Max Black’s interaction view of metaphor and some possible counterexamples.

Black's interaction view of metaphor is an attempt to get beyond what he sees as the over-simplification inherent in earlier, classical accounts of metaphor that rely on comparison (or seeing metaphors as elliptical similes). Black sees a metaphor as composed of two subjects, a principal one (the least ‘metaphorical’ of the two) and a subsidiary. In the, by now very banal, example ‘Juliet is the sun’, ‘Juliet’ would be the principal subject and ‘sun’ the subsidiary.

Rather than a strictly straightforward comparison (as in the Aristotelian view), Black argues that the work of the metaphor takes place in the interaction between these two subjects. This interaction involves more than simply jamming one literal meaning up against another in a sort of brute-force metaphor (though he doesn’t deny this sort of metaphor its status either). Black’s view requires a further view of the meaning of individual terms.

He notes that for each word we have certain associated implications, or connotations, which allow the metaphor to function. Generally, these associations are simply the ordinary associations we attach to a word. For instance, we might think of ‘light’, ‘center’ or ‘gigantic gassy ball’ when we think of the sun. But Black also makes room for more site-specific metaphors: ones that have been given meaning non-commonplace sets of associations. He notes, for instance, that in a study on wolves, the implications of the metaphor ‘Man is a wolf’ will be different than they might be in everyday discourse.

Black argues that the actual work of the metaphor occurs when it “selects, emphasizes, suppresses, and organizes features of the principal subject by implying statements about it that normally apply to the subsidiary subject” (Black, “Metaphor”, 44-45). Which is to say that, the success of a metaphor hinges on fruitful, and specific, alignments and dis-alignments between the sets of associations of its two subjects. Thus, simply paraphrasing a metaphor (in the comparative view’s sense) by stating ‘Juliet is like the sun’ or ‘Juliet is like (an exhaustive list of the properties of the sun)’ does not have the same effect as the simple metaphor does.

The most important aspect of Black’s view is that he sees metaphor as containing positive cognitive content. As mentioned above: simply paraphrasing a metaphor, even if one captures precisely the same connotations/associations as the metaphor, does not convey the same meaning as the metaphor itself. This is because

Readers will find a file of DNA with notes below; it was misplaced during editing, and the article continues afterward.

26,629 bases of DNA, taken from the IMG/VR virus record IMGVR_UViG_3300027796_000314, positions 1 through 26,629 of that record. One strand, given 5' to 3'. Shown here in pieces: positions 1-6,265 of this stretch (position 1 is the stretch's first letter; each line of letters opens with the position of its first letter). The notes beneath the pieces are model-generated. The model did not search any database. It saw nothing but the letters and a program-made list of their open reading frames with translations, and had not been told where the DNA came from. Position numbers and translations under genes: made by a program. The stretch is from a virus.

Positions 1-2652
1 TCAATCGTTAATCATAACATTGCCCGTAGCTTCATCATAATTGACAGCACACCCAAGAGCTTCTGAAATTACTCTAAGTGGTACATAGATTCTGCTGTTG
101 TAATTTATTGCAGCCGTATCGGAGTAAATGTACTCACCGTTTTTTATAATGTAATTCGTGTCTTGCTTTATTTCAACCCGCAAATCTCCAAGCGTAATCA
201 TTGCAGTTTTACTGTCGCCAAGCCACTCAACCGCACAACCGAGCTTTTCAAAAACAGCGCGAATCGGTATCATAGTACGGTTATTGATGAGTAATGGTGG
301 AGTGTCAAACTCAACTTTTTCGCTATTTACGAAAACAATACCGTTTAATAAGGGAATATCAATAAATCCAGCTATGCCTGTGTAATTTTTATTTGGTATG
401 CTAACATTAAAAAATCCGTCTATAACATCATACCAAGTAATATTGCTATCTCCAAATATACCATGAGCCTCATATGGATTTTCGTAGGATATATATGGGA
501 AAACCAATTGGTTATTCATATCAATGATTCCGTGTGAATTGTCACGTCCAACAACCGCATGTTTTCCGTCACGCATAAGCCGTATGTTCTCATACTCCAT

the implications, previously left for a suitable reader to educe for himself, with a nice feeling for their relative priorities and degrees of importance, are now presented explicitly as though having equal weight. The literal paraphrase inevitably says too much—and with the wrong emphasis (Black, “Metaphor”, 46).
So, in addition to the regular, literal meaning a metaphorical sentence may have (Juliet is the sun…) there is another meaning with positive cognitive content that cannot be drained simply by literal paraphrase.

The case could be made that this account relies too heavily on a primary subject that is ‘acted upon’ by a subsidiary subject. I would argue that in a number of cases this distinction may become entirely untenable. This can be most sharply seen in metaphors where two very obviously ‘subsidiary’ or metaphorical terms are used against each other. Here is a hastily concocted example: let’s say we are displeased with a newly built house, and the carpenters who built it: “The asses built us a tomb!” Here it is unclear which subject (‘asses’ or ‘tomb’) is being acted upon by the subsidiary subject. Should we picture here donkeys building us a shoddy house, or should we picture a tomb being built by incompetent workers? These are obviously oversimplifications for the sake of brevity, but I think Black relies too heavily on a distinction that may often prove questionable. (In the end I do find his view rather convincing ).


    Max Black, "Metaphor," pp. 25-47 in Models and Metaphors (Ithaca, Cornell University Press, 1962).